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Monika Götzmann

Miller Heiman Group UK Ltd.

EMEA Marketing Director

Read more from Monika Götzmann

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Why Your Sales Training Will Fail


Improving the performance of a sales team is a key objective for many businesses and, as a result, a huge amount of money is invested into sales coaching. In fact, according to figures published by the U.S. Bureau of Labor Statistics, total global spending on this type of training has now exceeded the $1 trillion mark.

However, while this level of investment suggests a keen desire to improve the skill levels of employees and boost performance, many businesses are failing to get results. Forbes recently pointed out that despite the extra investment, the number of sales reps who attain quota has remained at 50 percent for decades.

Here, we take a look at why this increased investment is failing to yield the desired results and, more importantly, explain why your sales training programme is destined to fail as well.

The Focus on Motivation

Many businesses are under the mistaken belief that the problems with their sales team boil down to a simple lack of motivation. The inevitable result of this line of thinking is that they invest more and more of their training budget into getting outside 'motivational speakers' to come in and rally the troops.

Clearly, this is too simplistic an approach, as an increase in employee motivation alone will not address knowledge gaps or change problem behaviours. Moreover, motivation is a deeply personal concept, so most motivational speakers are simply unable to inspire a whole team of people to do anything.

"Motivation is an internal force," says Marcus Cauchi, award-winning sales management trainer for Sandler. "Perhaps you can inspire as a speaker, but unless a salesperson finds their own reason why they are doing what they are doing every day, you may as well be pushing water uphill."

Classroom Style Training

Another major problem with most sales-based training programmes is the way that training is provided. Research has repeatedly shown that carrying out training in a classroom-like environment generates a poor return on investment, due to the poor knowledge retention rates associated with this approach.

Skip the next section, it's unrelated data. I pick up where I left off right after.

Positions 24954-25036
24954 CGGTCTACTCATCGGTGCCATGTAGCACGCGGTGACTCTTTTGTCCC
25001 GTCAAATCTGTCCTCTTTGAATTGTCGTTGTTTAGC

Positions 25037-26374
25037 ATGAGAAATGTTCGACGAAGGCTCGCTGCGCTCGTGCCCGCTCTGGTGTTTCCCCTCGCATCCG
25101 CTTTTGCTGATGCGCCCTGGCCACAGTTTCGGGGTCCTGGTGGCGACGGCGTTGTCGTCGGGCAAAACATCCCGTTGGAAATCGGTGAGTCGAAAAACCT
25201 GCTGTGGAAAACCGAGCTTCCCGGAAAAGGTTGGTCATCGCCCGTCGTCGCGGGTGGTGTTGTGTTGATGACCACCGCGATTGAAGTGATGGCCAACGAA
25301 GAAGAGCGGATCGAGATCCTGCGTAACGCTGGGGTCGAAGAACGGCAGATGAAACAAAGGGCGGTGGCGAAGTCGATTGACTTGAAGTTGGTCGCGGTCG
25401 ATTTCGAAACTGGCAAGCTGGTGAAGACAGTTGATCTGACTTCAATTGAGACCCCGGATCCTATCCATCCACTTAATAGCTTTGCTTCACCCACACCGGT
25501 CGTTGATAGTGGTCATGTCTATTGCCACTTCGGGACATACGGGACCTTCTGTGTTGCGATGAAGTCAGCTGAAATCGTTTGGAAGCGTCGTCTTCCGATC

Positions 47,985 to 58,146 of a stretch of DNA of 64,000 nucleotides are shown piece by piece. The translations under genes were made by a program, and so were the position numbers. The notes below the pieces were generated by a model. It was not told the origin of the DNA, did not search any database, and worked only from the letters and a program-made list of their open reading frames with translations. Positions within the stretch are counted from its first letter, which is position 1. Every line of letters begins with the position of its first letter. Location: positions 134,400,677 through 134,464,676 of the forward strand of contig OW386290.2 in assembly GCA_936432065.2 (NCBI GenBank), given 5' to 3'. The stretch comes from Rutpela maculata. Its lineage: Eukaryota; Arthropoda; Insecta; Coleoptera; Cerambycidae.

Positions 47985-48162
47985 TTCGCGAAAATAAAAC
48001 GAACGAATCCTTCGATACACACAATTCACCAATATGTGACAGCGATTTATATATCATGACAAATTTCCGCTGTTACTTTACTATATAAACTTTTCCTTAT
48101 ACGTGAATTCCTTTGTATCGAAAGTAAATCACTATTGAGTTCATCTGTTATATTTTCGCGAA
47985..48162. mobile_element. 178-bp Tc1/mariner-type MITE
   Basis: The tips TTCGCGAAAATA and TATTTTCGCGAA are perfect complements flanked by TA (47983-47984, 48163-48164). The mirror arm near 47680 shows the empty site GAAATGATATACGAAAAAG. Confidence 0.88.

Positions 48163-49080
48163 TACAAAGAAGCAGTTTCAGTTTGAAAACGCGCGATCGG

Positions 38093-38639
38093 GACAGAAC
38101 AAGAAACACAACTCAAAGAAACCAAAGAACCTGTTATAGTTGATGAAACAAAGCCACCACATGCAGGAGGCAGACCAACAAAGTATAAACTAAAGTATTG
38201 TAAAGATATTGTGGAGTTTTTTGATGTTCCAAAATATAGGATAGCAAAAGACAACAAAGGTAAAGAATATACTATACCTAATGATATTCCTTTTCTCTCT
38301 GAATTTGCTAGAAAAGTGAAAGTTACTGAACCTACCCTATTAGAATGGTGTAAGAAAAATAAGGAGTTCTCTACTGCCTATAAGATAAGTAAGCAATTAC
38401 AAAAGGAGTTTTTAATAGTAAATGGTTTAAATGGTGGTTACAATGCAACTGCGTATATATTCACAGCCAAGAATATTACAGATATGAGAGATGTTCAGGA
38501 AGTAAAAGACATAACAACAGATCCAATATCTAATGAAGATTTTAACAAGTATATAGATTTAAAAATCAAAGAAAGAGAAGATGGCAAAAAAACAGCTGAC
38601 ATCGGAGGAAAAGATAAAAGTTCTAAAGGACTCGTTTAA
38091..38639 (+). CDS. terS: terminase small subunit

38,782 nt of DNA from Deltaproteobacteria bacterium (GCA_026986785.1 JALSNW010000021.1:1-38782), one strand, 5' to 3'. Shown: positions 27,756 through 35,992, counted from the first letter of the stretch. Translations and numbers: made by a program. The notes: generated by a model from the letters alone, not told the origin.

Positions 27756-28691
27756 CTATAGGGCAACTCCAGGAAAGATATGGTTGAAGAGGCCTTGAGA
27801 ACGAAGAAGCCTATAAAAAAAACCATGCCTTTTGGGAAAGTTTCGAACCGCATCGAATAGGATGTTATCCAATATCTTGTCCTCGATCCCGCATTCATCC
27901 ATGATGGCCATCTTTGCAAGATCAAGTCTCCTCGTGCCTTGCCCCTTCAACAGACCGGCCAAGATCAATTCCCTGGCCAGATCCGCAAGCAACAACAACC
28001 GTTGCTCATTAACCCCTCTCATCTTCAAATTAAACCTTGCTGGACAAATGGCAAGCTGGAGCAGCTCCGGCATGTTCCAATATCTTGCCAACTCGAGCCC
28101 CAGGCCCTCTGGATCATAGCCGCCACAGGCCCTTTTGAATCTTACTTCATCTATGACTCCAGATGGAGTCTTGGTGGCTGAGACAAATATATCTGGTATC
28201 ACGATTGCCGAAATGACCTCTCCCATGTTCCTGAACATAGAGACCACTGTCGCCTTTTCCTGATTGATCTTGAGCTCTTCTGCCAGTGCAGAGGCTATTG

You can invest in the most expensive, comprehensive classroom training around, but the odds remain firmly stacked against you. Studies show that most information presented in this setting is lost within two weeks, while Qvidian's Sales Execution Trends Report tells us that 87 percent of all training content is forgotten within 30 days.

So how can you improve this retention rate? LearnCore report that ROI on training is quadrupled when that training is provided 'in the field', with constant reinforcement. As such, this means that coaching sales reps is a continuous process and part of the working day, rather than a quick fix, provided in a three hour seminar.

Poor Management

Finally, one of the biggest problems with sales rep training is that it does nothing to address a major cause of poor sales team performance - mismanagement. In a huge number of cases, sales reps who are failing to reach their potential are being badly led or badly managed by their superiors.

A strong sales team leader should:

  • Regularly review employee performance
  • Work with reps to set realistic, achievable, personal goals
  • Listen to any problems and take action to address these quickly

Failure to carry out the basic requirements of team leadership cannot be solved by putting sales reps into a room with a charismatic, well-intentioned outside trainer. First and foremost, companies need to address internal issues and make sure their leaders are doing their part to get the most out of the sales team.

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Monika Götzmann

EMEA Marketing Director

Read more from Monika Götzmann

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